I was driving back from delivering kids to school and starting to plan my day.  There was a long list of things I needed to accomplish for the week and with my day open I was planning what to tackle first.  I thought of my sweet friend and prayed for her as I did every morning and lamented the fact that our relationship felt hindered by her cancer. I picked up the phone and called her to see if she could spare time for a cup of coffee or brunch.  She was thrilled to get out of the house and met me 15 minutes later for what ended up being one of my favorite memories with her. We sipped coffee and ordered breakfast dishes while we laughed and caught up and solved a myriad of problems for the world to our way of thinking. She shared with me many worries she had for some different things her kiddos were experiencing and her concern for how those might be handled if her time here were to run out. I listened intently and shared ideas with her and promised her repeatedly that if she were to journey on without us I would do my darndest to insure her lovely nurturing thoughts and decisions would be imparted to her children. As the hours flew by and our meals had long been finished we went back to sipping coffee. There was an unspoken lingering for both of us, not wanting to let the moment go and slip into the harried afternoon carpools and dinner prep.  I like to think that in some way our hearts were attempting to memorize each other so that in a time to come when we could no longer share laughs and love, tears and coffee, we would still be able to conjure the loving warmth of our long and deep friendship.  

That turned out to be the last time she and I shared a meal together. Her health took a rather sudden turn for the worse and although I did see her again, it wasn’t with the same levity and freedom we enjoyed that day. 

So, while “the last minute” may continue to wreak havoc on even the most calm among us, I hope that the vast majority will bring unmitigated joy and adventure!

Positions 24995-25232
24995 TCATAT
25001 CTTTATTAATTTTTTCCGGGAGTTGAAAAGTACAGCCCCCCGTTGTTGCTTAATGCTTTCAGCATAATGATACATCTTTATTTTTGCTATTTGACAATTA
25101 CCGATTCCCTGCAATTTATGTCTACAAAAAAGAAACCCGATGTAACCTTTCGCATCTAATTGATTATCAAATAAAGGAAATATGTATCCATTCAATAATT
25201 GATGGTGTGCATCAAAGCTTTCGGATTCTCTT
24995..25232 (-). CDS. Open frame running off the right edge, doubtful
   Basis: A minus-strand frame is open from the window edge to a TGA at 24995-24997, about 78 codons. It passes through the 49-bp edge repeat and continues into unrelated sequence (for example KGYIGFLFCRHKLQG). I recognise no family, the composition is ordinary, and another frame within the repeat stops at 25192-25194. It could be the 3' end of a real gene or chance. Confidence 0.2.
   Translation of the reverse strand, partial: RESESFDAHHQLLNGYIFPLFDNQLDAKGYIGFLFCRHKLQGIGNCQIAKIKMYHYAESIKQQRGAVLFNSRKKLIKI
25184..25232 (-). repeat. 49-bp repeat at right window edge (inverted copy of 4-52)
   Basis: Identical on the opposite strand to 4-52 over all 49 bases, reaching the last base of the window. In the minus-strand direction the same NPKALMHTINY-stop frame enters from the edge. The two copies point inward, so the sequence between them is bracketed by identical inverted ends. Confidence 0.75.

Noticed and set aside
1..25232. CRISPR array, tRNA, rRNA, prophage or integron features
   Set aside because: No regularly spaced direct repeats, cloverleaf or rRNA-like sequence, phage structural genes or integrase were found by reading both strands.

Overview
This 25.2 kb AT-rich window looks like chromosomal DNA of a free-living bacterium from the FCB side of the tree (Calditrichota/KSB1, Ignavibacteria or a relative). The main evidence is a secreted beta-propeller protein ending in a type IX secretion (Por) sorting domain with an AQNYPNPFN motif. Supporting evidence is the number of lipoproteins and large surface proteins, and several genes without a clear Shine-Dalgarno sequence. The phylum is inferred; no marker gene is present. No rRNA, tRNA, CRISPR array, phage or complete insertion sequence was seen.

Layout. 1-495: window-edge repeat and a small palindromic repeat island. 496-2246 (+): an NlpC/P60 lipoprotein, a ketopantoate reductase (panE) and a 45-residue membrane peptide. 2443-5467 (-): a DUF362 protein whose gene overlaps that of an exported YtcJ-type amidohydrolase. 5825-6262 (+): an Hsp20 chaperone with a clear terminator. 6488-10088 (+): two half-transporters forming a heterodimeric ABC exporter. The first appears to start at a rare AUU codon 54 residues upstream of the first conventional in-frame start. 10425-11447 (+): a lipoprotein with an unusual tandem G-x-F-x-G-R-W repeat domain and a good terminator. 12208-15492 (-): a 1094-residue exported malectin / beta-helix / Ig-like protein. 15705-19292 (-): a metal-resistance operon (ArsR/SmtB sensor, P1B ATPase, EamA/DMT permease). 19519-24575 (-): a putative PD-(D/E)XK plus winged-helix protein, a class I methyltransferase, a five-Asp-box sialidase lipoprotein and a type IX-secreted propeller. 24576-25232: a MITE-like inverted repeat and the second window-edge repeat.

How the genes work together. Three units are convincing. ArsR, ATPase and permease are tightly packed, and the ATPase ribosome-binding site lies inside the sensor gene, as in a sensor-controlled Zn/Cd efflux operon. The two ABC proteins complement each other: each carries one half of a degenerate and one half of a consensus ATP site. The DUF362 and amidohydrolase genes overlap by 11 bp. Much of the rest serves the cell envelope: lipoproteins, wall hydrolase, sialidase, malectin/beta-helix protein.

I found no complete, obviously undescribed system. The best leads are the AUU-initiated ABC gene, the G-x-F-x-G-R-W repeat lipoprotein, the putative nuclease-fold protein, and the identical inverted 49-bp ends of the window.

I’ve heard grief described as swimming in an ocean…just as you come up for air and think all is calm, another wave hits you, knocking you under for another tumble. I think this is a very accurate analogy, especially during those initial days of shock when your heart and mind are trying to decipher this impossible information like a child attempting to comprehend hieroglyphics. I think I was fairly prepared for this portion, although I did not care at all for the sudden blinding pain of being smacked in the face with those huge stinging swells. 

         What has come more of a surprise to me; however, is that grief is not content to scurry on its way after the plundering, but instead decides to take up residence like an over-extended house guest. It often sits in the corner pretending to be politely staying out of the way so you can go about your business, then suddenly you notice it clinging to your coattails, weighing you down until you give in to its cloying and focus all your unwilling attention on it. 

         Oddly, what I have found in recent days is that giving in to its persistent tug has a surprisingly contradictory effect. I thought that giving in meant that it would overtake me and somehow swallow me whole so I could never escape it. Instead, I have found that the confrontation soon shrinks the size of the monster considerably until I actually find comfort in the cleanse of fresh tears. A few moments later, tears of sadness transform into tears of happiness over welcome memories of secrets shared and successes celebrated. Soon a burst of laughter escapes me as a particularly funny moment resurfaces, as fresh and joyful as when it originally occurred.  It is in this moment that I realize I do not need to continue playing an unending game of hide and seek with Grief. That in fact, Grief is indeed my friend, albeit a bit bipolar in the emotional swings it carries me on, but a necessary companion on this journey nonetheless. 

         In the coming weeks and months, I will try to remind myself that although most days I would prefer not to host this guest, soon enough the visits will diminish and in the wake I will find myself a little more wise and kind and a lot more grateful for every moment I am graced to share with the family and friends I hold dear.